Monteverdi's unique approach to each movement of the Vespers earned the work a place in history. The work not only presents intimate, prayerful moments within its monumental scale, but it also incorporates secular music in this decidedly religious performance and its individual movements present an array of musical forms – sonata, motet, hymn, and psalm – without losing focus. The Vespers achieves overall unity by building each movement on the traditional Gregorian plainchant for each text, which becomes a cantus firmus in Monteverdi's setting.
Order of Service (with texts)
- Versicle & Response (Psalm 69:1):
- Psalm: Dixit Dominus (Psalm 110): Six-voice choir and six instruments
- Motet: Nigra sum (from Song of Songs): Solo tenor
- Psalm: Laudate pueri Dominum (Psalm 113): Eight-voice choir and organ
- Motet: Pulchra es (from Song of Songs): Vocal duet
- Psalm: Laetatus sum (Psalm 122): Six-voice choir
- Motet: Duo Seraphim (Isaiah 6:2–3; 1 John 5:7): Vocal duet leading into trio
- The text Duo Seraphim ("Two angels were calling one to the other...") begins as a duet. When the text (which melds lines from Isaiah and the First Letter of John) mentions the Trinity, a third tenor joins. All three sing in unison at the words, "these three are one."
- Psalm: Nisi Dominus (Psalm 127): Ten-voice choir
- Motet: Audi coelum (anonymous liturgical poem): Two tenor soloists singing call and response (prima ad una voce sola)
- Psalm: Lauda Jerusalem (Psalm 147): Two choirs of three voices plus tenor cantus firmus
- Sonata sopra Santa Maria Sancta Maria, ora pro nobis: Sopranos and instruments
- Hymn: Ave maris stella (8th-century plainsong hymn): Two choirs and soloists
- Magnificat I
- Magnificat II
Position of the motets
The position of the motets Nigra Sum, Pulchra es, Duo Seraphim and Audi Coelum is disputed. The title page of the first print of the score suggests that they are not part of the Vespers, but intended as separate Sacred Concertos. However, their place in between the psalms indicates that they were intended to be part of the Vespers, but could also be performed on other occasions, such as at the court of the Duke of Mantua, Monteverdi's employer. Furthermore, there arise problems as to whether the motets may be antiphon substitutes, or antiphon supplements.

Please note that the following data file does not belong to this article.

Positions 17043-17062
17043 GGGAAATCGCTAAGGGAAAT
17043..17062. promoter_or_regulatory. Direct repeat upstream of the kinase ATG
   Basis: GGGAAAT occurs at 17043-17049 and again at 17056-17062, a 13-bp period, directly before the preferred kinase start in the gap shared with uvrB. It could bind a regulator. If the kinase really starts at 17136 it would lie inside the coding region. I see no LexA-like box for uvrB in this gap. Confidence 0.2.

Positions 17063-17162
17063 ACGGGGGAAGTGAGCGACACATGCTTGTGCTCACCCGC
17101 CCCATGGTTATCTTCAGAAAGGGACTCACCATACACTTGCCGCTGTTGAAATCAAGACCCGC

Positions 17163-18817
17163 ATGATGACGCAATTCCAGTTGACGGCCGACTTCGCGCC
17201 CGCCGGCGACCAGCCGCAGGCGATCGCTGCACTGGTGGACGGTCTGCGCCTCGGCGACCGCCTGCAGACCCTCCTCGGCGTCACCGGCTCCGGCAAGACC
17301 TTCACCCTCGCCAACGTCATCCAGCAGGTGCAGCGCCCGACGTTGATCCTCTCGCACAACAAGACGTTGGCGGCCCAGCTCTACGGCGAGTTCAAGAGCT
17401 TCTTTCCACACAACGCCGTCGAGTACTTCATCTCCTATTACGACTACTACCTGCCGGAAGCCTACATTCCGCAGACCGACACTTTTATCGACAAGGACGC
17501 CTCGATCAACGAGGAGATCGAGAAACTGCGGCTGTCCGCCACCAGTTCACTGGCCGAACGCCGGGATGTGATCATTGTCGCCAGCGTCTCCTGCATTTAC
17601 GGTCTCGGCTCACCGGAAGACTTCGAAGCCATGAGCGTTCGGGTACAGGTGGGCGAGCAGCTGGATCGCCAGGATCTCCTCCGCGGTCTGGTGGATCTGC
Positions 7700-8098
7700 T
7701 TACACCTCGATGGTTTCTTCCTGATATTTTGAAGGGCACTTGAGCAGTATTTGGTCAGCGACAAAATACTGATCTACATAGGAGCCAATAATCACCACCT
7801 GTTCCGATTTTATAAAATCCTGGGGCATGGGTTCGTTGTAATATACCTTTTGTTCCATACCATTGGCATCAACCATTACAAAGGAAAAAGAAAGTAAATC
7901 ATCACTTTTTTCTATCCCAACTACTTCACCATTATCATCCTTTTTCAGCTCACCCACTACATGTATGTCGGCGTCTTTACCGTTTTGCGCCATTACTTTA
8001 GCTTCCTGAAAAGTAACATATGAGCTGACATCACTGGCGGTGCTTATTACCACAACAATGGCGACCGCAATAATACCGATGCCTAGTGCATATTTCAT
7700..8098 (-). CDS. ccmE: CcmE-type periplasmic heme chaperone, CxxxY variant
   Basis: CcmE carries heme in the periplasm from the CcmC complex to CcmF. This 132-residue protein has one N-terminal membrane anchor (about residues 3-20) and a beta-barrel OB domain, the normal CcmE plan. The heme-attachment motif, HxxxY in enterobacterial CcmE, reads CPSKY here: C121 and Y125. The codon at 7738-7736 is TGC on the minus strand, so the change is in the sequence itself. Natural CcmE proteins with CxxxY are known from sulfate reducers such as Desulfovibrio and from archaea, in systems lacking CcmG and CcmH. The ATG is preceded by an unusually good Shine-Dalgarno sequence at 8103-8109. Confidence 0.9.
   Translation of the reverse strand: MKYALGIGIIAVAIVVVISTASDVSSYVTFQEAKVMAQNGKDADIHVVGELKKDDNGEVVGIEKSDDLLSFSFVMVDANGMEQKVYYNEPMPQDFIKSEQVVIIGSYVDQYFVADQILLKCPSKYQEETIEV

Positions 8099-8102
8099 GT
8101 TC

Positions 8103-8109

The first commercial recording of the Vespers was issued in LP format in 1953, since which date the work has been recorded many times in numerous versions, involving both modern and period instruments. Some recordings allocate the voice parts to choirs, others are based on "one voice per part". In a few recordings, such as that by Denis Stevens based on his own edition, the motets (or "sacred concertos") are replaced by antiphonal chants.
- Selva morale e spirituale, also known as the Vespers of 1640.
- Whenham, John (1997). Monteverdi, Vespers (1610). Cambridge University Press. ISBN 0 521 45377 1.
- Kurtzman, Jeffrey (2000). The Monteverdi Vespers of 1610 – Music, Context, Performance. Oxford: Clarendon Press. ISBN 978-0-19-816409-8.
- Facsimiles of the original print of Missa in illo tempore and Vespro della Beata Virgine (Venice: Ricciardo Amadino, 1610)
- Vespro della Beata Vergine 1610: Scores at the International Music Score Library Project (IMSLP)
- Free scores of Vespro della Beata Vergine in the Choral Public Domain Library (ChoralWiki)
- Video of a performance of the "Nigra Sum" from the Vespers on original instruments in meantone tuning by the ensemble Voices of Music using baroque vocal ornamentation, instruments and playing techniques.
- Interactive map of live performances of the Monteverdi Vespers in 2010